First Advisor

Nathan McClintock

Term of Graduation

Summer 2020

Date of Publication


Document Type


Degree Name

Doctor of Philosophy (Ph.D.) in Urban Studies


Urban Studies and Planning




Markets -- Mexico -- Oaxaca (State) -- History, Food habits -- Mexico -- Oaxaca (State) – History, Indigenous people -- Food, Nahuas -- Food, Ethnoarchaeology



Physical Description

1 online resource (x, 355 pages)


This dissertation research investigates the paradoxical survival of Indigenous markets in the context of state-sponsored development strategies that privilege multinational retailers and rebrand Mexican cities as modern and globally competitive. I examine how Indigenous markets have survived the supermarketization (and, more precisely, Walmartization) of food retail that has taken hold in Mexico. Better known by their Nahuatl name tianguis, open-air Indigenous markets held in streets and public plazas predate the arrival of the first conquistadors and remain common across Mesoamerica today. My examination of tianguis in native language texts, colonial narratives, popular art, and mid-20th century newspapers demonstrates that while they once constituted the unquestioned, central source of urban food provisioning in Mexico, the state and local elites began to depict them as antithetical to the modern city in the 1970s. Over the last few decades, policy at all levels of government has marginalized the tianguis, instead enticing corporate retailers with liberalized foreign direct investment, free trade agreements, and municipal concessions. Yet, while such policy has ushered in a new era of supermarket dominance across the global South, the tianguis of Mexico have shown surprising resilience.

Complementing my archival and document analysis, I draw on three years of ethnographic research of Oaxacan tianguis (including participant observation, interviews, auto-driven photo elicitation, focus groups, and spatial analysis) to argue that tianguis endure for three main reasons. First, they reproduce local culture rooted in attachment to Indigenous foodways and a sense of food sovereignty. Second, the primary labor arrangement on which the tianguis is based -- non-wage, pooled family labor that relies on household-level self-exploitation -- explains how tianguis stay competitive with heavily capitalized corporate retailers. Third, fierce vendor activism stakes out long-lasting claims to streets and plazas. I argue that this activism can be understood in two opposing ways. On one hand, it constitutes a form of insurgent spatial planning, redistributing urban space from the uses prescribed by modernist planners (leisure and traffic flow) to meet the daily material needs of subaltern groups. On the other, vendors' organizations commodify public space in ways that benefit market leaders and some public officials, and creates a hierarchy among tianguis vendors.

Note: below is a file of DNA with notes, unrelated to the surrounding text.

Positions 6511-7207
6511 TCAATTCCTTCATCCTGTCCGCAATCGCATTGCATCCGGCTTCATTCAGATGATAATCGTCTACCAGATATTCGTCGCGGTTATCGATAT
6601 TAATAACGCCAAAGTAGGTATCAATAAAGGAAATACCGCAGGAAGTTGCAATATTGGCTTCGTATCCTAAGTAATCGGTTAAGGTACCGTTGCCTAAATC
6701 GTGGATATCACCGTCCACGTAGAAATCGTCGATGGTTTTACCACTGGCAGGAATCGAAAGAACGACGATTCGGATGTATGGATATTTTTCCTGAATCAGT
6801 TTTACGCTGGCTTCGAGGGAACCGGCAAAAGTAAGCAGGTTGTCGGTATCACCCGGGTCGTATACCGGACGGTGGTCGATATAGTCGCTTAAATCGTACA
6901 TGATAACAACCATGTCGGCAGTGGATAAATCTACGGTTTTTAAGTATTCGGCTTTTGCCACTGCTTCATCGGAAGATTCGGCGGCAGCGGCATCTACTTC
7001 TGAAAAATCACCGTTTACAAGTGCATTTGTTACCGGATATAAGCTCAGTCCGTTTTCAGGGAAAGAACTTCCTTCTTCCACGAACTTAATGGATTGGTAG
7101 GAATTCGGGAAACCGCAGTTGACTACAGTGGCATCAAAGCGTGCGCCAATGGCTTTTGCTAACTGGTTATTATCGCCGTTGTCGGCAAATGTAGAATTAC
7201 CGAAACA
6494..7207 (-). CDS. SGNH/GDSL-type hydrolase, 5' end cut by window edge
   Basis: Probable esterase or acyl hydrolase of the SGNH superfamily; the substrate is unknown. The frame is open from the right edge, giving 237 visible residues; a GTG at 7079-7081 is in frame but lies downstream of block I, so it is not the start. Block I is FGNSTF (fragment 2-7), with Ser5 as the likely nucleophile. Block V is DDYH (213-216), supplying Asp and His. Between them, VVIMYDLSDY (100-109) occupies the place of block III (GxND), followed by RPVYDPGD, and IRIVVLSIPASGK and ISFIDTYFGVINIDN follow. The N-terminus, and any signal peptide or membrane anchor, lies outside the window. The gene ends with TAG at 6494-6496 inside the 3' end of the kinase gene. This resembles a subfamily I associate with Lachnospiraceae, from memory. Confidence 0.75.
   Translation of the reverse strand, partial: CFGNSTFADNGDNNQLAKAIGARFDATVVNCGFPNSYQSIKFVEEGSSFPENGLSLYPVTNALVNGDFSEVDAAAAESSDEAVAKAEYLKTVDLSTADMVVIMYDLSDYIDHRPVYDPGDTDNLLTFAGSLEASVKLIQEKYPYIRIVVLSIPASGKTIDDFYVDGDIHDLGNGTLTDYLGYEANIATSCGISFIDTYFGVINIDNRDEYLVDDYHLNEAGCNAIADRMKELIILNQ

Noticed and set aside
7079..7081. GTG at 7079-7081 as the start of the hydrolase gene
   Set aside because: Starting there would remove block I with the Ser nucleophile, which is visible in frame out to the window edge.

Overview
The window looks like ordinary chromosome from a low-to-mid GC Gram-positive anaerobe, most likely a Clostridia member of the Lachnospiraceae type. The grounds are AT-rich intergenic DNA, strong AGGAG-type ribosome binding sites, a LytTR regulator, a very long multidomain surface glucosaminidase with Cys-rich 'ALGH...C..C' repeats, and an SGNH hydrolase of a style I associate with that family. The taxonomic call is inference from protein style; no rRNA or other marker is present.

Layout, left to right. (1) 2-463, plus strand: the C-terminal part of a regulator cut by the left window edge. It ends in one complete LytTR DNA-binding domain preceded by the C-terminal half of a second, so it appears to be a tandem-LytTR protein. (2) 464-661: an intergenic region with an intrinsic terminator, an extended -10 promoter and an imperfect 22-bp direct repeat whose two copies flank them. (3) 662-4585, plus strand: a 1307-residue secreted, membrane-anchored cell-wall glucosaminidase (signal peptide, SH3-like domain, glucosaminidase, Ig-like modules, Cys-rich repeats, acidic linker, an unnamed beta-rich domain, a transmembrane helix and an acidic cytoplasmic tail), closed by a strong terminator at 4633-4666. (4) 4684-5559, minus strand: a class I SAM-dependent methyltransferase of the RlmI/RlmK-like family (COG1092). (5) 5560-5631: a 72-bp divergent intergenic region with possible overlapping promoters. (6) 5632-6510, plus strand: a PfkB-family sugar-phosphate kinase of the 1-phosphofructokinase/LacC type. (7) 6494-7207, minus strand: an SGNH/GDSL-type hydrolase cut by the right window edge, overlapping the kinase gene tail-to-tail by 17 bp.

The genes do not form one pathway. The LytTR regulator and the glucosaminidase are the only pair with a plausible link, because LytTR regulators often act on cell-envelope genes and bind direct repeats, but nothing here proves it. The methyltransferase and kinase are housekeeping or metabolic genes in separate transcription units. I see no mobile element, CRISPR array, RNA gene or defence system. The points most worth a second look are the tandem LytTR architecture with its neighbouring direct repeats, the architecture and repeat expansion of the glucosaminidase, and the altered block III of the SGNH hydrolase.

Broadly, the study contributes to the project of postcolonial urbanism, de-centering urban theory from its traditional basis in Euro-American experiences, and highlighting Indigenous productions of urban space. It contributes to the literature on agri-food retail restructuring by offering a perspective from the global South that nuances narratives of the effects of neoliberal globalization on food systems through deeper historicization and contextualization. It also adds a food systems perspective to the project of comparative and postcolonial urbanism while advancing existing theory on urban informality by providing detailed historical and contemporary accounts of collective vendor strategies in the face of often contradictory public policy and practice. Finally, by positioning tianguis within the framework of dispossession, racialization and resistance central to scholarship on Indigenous foodways, this study foregrounds a central feature of urban Indigenous food systems in Mexico yet to be examined under this lens.


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